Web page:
Year-round Allergies – One Month at a Time

lady sneezing from summer allergiesIt is mid-August, fall is right around the corner and there seems to be no reprieve from your year-round allergies. There are spring allergies, fall allergies and winter allergies. For those who suffer symptoms year-round, it’s a constant battle with allergens in the air. Here’s a look at which allergies plague people most — and what month.


August is the height of summer allergies to mold spores, which peak during hot, humid weather. You may want to stay inside on days when the mold spore count is particularly high. Use a HEPA filter with your air conditioning unit to remove allergens from the air. If you do venture outside, leave your shoes at the door and immediately take a shower to wash those spores right out of your hair!


Late summer/early fall ragweed is the most common cause of fall allergies. It’s a weed that can grow almost anywhere but especially in the East and Midwest. Depending on where you live, ragweed-fueled fall allergies can start in August or September and continue through October and possibly November. Pollen grains are lightweight and spread easily, especially on windy days. The more wet and windy autumn is in your area, the more easily the pollen spreads, and the worse your symptoms will be.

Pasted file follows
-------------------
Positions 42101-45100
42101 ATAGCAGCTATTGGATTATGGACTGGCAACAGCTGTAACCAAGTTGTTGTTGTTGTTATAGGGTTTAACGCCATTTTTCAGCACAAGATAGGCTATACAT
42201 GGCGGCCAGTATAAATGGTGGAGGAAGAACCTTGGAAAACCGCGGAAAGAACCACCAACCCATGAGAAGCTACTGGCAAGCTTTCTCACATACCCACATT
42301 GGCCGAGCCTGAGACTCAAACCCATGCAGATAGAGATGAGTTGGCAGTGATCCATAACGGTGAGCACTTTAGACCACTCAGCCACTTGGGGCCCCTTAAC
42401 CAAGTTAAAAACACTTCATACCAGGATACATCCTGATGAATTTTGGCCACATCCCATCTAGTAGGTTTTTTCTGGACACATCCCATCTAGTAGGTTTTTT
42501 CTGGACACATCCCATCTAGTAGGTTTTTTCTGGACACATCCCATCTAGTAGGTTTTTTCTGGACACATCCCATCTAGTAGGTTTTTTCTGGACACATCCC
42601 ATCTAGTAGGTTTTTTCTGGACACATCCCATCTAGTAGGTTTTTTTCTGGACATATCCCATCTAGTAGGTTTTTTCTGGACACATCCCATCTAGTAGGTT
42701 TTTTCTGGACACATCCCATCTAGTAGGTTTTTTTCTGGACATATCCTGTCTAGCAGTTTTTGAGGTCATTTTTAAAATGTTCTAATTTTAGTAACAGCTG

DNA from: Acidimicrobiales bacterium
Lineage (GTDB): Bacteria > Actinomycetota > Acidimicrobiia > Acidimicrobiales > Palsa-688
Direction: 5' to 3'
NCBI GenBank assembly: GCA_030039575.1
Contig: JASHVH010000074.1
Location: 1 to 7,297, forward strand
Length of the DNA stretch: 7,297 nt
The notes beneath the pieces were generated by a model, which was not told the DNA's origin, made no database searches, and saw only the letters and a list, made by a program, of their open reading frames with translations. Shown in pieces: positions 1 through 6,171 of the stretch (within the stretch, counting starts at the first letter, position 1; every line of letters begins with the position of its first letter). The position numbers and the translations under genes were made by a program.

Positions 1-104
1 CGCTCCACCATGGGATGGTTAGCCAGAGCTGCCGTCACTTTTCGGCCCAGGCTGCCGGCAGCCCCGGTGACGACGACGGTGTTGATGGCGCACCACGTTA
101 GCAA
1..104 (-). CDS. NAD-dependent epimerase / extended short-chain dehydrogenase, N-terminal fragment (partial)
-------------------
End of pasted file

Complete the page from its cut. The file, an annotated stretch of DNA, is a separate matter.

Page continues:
If you live in the Northern climate, chances are your allergies will start to abate by October. In the South, chances are fall allergies will linger to the first of November. Seasonal rain and wind can also elevate mold spores — if your fall allergies include mold or fungi spores you will probably still have symptoms until the first good crisp North wind blows.

Find out why November might just be the best month for people who suffer seasonal allergies. But right now it is still mid-August and your itchy eyes and runny nose are making you feel miserable. It is time to try Allergy drops. They have been getting a lot of attention from many reputable medical sources, and for good reason – they work for seasonal allergies!